Thai people have an insane tolerance for sugar. Like INSANE. Like they put sugar in everything – they add it to their soups at the dinner table, and it’s a regular condiment at any Thai food stall, right next to the salt. Personally I don’t like salt, and I would never add sugar to something on purpose, but I’ve had friends often mistakenly salt their food with sugar. At school I watch children pour heaps and heaps of sugar onto their lunches, but of course it’s insanely hot in Thailand so they’re all still tiny. A lot of products at 7/11 are also extremely sweet- the yogurts, the sodas, and even the Thai rice rum.
Not that this is a bad thing – after observing common Thai habits(smoking, consuming a ton of sugar, reckless driving without helmets, etc.) I decided to google Thai life expectancy. It’s about 74 on average compared to the US 78 on average. When you take into consideration that Thailand is technically a third world country with a lot less resources than the US, that’s really not a huge difference. So I don’t think their sugar consumption has a negative effect on their health.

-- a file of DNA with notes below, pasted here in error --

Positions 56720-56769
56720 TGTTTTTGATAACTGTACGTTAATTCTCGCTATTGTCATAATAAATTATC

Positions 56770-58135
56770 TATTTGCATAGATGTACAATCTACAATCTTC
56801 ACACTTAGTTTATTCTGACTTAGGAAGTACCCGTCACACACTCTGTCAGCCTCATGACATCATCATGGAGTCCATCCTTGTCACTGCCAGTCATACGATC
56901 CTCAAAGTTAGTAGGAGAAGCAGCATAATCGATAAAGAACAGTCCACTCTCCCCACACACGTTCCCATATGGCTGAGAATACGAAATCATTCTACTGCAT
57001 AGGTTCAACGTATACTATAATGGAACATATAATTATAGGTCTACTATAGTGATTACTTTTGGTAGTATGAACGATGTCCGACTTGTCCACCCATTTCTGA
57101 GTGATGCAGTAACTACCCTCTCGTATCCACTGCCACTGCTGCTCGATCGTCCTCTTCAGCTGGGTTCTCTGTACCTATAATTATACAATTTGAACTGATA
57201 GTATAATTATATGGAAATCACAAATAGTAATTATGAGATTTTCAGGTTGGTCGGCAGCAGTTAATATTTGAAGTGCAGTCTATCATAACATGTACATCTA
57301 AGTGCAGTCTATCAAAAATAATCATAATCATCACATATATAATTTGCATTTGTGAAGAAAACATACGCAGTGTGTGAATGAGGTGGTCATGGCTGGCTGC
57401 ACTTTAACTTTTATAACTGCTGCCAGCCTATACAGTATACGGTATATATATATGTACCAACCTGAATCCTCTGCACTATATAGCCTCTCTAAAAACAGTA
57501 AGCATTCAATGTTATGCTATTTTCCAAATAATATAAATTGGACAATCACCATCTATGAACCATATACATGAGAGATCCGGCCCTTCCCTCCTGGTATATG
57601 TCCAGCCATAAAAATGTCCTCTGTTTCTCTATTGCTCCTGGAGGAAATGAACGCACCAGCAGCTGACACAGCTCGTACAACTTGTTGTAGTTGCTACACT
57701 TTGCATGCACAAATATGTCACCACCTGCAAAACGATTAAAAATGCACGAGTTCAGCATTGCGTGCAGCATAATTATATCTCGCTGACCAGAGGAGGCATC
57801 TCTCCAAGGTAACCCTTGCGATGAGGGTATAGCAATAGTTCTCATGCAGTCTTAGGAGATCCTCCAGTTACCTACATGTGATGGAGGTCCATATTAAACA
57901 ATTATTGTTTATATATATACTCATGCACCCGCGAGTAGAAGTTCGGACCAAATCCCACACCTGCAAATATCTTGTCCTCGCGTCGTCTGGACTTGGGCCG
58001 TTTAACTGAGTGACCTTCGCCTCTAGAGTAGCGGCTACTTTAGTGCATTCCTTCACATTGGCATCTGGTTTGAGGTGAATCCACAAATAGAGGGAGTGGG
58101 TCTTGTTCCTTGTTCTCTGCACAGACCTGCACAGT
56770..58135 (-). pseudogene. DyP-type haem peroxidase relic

Thai Desserts reflect this extreme immunity to sweet. In the book “Salt, Sugar, Fat” (I’d highly recommend) the author discusses a threshold that science have found people have, a threshold wherein lies the perfect amount of sugar that people can tolerate. Too much sugar and people won’t enjoy what they’re eating, and too little sugar they also won’t enjoy it. In conclusion, there exists a scientific sweet spot for how much sugar makes food appealing before it overwhelms your tastebuds. The threshold for Thai people must be WAYYYY different than American people. Maybe it’s because they grow so much sugarcane here that over centuries they’ve become more used to sweet things? Maybe they crave the calories to ward off the heat? Who knows, but it’s insane to watch from my American standpoint.